• $82 billion, 20-year infrastructure program.
  • Stamp duty reform for home buyers.
  • Infrastructure projects, including $9 billion to combat the drought in the south-east.
  • $70 million over four years as part of $1.2 billion on public transport.


Click here for details after 2.30pm.


– Jacqui Walker



Strict liability OHS laws should go national: ACTU


The Australian Council of Trade Unions has called for the national implementation of NSW occupational health safety laws, which make employers liable for workplace accidents irrespective of fault.


The OHS regime is widely regarded in the business community as Australia’s most costly and draconian. The NSW Business Chamber has long campaigned for reform to bring the NSW into line with more moderate OHS regimes such as Victoria’s.


“NSW has the highest level of prosecutions, the highest level of fines and the highest number of inspectors and yet injury rates above the national average,” a NSW Business Chamber spokesman says.


The ACTU call came as it launched a charter of minimum standards for OHS yesterday. The Australian Financial Review reports the charter calls for protection for unions and a right to 100% income protection for injured workers in addition the imposition of an absolute duty of care on employers.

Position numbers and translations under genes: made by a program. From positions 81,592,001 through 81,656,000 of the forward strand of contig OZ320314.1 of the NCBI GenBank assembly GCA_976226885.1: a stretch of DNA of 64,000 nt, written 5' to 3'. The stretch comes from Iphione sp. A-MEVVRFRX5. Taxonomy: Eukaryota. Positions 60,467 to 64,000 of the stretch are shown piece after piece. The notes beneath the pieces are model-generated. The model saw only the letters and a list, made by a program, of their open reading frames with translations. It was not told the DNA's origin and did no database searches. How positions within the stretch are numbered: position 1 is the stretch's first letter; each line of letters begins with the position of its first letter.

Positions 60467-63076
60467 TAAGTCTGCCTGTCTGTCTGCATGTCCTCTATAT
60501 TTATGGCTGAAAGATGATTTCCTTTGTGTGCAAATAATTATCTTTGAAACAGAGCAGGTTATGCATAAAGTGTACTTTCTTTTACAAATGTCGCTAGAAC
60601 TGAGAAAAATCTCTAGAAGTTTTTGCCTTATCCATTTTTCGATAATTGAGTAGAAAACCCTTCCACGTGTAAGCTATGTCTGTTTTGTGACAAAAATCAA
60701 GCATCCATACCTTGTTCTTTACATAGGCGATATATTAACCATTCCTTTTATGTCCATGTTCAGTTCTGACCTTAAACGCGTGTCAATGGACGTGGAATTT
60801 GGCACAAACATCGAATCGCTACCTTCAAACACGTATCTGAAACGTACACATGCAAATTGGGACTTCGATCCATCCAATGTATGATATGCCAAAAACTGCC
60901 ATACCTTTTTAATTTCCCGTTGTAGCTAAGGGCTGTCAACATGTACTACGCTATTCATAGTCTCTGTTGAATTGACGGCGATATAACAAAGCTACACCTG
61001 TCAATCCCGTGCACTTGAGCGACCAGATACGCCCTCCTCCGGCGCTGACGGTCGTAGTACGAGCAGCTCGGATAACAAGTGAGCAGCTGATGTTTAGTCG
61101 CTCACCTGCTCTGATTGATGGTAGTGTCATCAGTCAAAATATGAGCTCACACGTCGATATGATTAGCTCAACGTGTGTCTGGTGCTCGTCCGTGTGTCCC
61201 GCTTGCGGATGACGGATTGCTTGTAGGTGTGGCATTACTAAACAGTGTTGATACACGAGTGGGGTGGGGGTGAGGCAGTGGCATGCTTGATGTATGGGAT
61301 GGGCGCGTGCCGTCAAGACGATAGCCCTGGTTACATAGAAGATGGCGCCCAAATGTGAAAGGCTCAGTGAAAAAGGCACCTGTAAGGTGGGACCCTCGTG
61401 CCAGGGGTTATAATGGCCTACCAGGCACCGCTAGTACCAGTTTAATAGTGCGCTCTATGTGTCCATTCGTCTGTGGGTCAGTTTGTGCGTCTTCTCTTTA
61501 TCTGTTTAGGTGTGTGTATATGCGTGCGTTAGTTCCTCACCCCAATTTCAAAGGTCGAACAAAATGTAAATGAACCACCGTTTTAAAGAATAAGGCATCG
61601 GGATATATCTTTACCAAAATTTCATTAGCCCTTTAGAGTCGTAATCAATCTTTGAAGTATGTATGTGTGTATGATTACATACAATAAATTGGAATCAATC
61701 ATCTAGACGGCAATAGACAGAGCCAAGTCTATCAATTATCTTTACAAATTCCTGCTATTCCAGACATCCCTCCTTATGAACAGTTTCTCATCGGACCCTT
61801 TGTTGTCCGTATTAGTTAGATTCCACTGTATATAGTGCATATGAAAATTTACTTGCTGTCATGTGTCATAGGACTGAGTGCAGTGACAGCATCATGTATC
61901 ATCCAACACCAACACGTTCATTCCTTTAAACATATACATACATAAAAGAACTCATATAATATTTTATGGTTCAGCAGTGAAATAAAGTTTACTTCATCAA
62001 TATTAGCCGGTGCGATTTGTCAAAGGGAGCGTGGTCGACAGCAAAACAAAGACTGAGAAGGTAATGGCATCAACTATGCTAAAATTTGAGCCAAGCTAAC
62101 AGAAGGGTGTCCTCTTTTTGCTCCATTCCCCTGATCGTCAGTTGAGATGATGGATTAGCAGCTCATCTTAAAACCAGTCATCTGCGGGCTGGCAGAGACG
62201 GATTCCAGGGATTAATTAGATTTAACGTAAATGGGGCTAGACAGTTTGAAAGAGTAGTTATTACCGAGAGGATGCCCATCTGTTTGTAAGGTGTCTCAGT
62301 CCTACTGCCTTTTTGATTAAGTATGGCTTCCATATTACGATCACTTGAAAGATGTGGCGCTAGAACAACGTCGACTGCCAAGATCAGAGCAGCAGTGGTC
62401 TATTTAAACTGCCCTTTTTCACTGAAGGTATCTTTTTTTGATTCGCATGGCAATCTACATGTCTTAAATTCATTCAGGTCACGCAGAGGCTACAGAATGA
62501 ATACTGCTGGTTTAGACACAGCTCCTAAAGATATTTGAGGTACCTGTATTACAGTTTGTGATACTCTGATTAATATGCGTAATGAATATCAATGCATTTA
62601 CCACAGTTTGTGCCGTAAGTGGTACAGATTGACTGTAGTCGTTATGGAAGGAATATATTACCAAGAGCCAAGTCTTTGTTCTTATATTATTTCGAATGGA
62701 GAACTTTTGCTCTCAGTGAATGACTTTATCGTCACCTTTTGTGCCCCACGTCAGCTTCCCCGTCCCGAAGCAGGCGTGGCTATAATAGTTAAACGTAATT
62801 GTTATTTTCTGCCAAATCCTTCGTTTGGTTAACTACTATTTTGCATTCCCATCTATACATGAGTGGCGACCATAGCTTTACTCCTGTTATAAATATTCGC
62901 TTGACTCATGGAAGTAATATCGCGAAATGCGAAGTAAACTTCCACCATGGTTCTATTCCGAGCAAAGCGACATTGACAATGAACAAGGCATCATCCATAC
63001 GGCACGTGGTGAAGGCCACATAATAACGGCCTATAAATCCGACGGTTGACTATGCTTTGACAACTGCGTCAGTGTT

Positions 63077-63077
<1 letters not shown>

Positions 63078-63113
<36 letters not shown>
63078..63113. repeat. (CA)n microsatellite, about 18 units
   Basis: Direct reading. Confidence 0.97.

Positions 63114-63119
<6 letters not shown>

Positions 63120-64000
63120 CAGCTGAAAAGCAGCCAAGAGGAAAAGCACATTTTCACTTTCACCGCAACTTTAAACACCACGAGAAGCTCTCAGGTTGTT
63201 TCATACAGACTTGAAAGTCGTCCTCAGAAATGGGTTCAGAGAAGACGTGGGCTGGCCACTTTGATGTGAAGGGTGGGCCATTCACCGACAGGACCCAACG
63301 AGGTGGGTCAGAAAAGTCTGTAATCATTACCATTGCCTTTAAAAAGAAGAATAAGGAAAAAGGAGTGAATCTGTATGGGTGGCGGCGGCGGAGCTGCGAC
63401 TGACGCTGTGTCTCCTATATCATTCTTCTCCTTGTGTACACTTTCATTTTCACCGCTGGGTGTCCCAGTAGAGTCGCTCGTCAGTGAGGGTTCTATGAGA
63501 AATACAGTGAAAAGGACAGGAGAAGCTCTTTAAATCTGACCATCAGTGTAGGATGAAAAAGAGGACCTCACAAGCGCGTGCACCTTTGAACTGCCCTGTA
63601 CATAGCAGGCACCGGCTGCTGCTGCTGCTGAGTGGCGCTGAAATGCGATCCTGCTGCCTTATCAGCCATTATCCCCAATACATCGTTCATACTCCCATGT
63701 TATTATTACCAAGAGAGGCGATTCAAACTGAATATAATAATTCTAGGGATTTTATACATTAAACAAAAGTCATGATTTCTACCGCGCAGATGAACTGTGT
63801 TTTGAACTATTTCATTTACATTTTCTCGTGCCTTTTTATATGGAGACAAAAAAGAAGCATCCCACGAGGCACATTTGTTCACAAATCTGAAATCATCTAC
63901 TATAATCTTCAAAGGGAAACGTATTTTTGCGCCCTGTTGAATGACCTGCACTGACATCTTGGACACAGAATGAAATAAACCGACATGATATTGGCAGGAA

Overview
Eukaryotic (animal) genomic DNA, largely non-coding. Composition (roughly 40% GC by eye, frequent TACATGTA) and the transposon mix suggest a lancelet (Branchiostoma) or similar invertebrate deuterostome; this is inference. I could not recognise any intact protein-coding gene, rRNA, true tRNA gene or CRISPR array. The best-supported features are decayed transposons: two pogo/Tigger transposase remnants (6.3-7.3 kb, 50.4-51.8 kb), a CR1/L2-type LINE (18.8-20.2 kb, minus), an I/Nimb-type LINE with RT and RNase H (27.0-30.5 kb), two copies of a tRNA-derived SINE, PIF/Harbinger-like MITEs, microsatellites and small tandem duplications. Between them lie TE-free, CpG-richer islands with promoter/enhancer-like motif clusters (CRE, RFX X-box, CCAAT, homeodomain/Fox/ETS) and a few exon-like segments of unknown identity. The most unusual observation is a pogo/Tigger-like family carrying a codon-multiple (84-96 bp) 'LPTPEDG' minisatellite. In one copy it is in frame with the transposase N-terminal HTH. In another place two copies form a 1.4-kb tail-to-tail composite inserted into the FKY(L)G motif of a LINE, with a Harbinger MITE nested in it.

– Mike Preston



Economy roundup


New housing approvals rose 8.1% in April, according to Australian Bureau of Statistics figures released today. A 19% rise in apartment approvals and 3.3% rise in private home approvals are behind the strong result, which is 5.6% above market expectations.


Short-term visitor arrivals to Australia in April 2007 increased to 483,500 from 481,500 in March 2007, a 0.4% increase.


The current account deficit fell to $15.381 billion seasonally adjusted in the March quarter, from $15.502 billion in the December quarter, a drop of 1%, according to new ABS figures. The consensus forecast of $14.8 billion.


The trade deficit narrowed $342 million to $3.311bn seasonally adjusted, with a 1.5% rise in exports and 0.8% rise in imports.


At 12.40 pm, the S&P/ASX 200 is down 0.1% to 6387.4 and the Australian dollar is trading at US83.40¢, up from last night’s US83.30¢ close.


– Mike Preston